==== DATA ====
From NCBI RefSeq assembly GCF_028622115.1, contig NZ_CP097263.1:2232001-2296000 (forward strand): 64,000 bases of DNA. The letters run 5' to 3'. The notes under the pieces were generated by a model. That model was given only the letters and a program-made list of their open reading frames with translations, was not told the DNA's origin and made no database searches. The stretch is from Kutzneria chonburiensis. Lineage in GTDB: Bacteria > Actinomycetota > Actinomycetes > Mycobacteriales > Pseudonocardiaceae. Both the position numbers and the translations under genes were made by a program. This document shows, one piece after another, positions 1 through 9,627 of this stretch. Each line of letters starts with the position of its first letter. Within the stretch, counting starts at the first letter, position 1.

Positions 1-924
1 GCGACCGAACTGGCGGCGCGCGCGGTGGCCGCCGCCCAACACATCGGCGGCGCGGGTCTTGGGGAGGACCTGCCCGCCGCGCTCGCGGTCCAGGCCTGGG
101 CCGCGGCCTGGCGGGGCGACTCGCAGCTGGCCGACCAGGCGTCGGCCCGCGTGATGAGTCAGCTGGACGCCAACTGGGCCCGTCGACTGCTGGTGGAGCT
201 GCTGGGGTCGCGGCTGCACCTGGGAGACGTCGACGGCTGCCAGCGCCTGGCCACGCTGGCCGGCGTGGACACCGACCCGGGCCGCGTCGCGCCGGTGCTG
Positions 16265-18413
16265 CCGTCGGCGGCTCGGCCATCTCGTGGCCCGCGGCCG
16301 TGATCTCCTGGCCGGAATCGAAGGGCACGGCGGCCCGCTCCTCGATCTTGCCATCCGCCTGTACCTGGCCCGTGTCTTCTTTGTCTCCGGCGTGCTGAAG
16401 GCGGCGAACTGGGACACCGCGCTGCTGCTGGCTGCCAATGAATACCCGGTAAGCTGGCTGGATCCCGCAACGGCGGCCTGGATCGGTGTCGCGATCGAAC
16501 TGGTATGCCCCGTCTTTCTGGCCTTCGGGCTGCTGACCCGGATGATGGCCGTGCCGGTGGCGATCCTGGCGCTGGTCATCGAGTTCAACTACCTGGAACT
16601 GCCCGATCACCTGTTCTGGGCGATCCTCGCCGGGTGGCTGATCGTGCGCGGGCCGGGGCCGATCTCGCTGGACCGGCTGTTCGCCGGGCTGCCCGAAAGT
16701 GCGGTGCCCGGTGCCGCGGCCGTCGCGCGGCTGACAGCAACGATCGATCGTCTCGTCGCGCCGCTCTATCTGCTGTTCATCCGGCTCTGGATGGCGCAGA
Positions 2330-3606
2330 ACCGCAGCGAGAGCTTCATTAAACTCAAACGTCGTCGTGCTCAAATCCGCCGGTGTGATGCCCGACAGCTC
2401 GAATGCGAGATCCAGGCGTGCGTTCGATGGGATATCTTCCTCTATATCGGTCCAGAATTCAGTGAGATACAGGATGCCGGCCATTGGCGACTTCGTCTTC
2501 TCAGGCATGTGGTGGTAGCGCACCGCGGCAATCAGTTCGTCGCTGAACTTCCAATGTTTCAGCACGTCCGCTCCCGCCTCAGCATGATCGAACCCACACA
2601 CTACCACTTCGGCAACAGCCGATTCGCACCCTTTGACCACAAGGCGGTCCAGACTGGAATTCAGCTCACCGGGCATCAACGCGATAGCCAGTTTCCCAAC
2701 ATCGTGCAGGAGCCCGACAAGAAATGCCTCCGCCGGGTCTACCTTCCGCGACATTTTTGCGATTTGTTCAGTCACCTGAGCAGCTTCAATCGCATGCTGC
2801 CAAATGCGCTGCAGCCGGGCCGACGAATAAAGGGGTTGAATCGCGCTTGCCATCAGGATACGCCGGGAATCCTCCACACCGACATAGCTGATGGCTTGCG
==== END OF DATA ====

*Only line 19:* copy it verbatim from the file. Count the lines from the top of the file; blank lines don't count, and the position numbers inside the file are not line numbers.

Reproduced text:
2801 CAAATGCGCTGCAGCCGGGCCGACGAATAAAGGGGTTGAATCGCGCTTGCCATCAGGATACGCCGGGAATCCTCCACACCGACATAGCTGATGGCTTGCG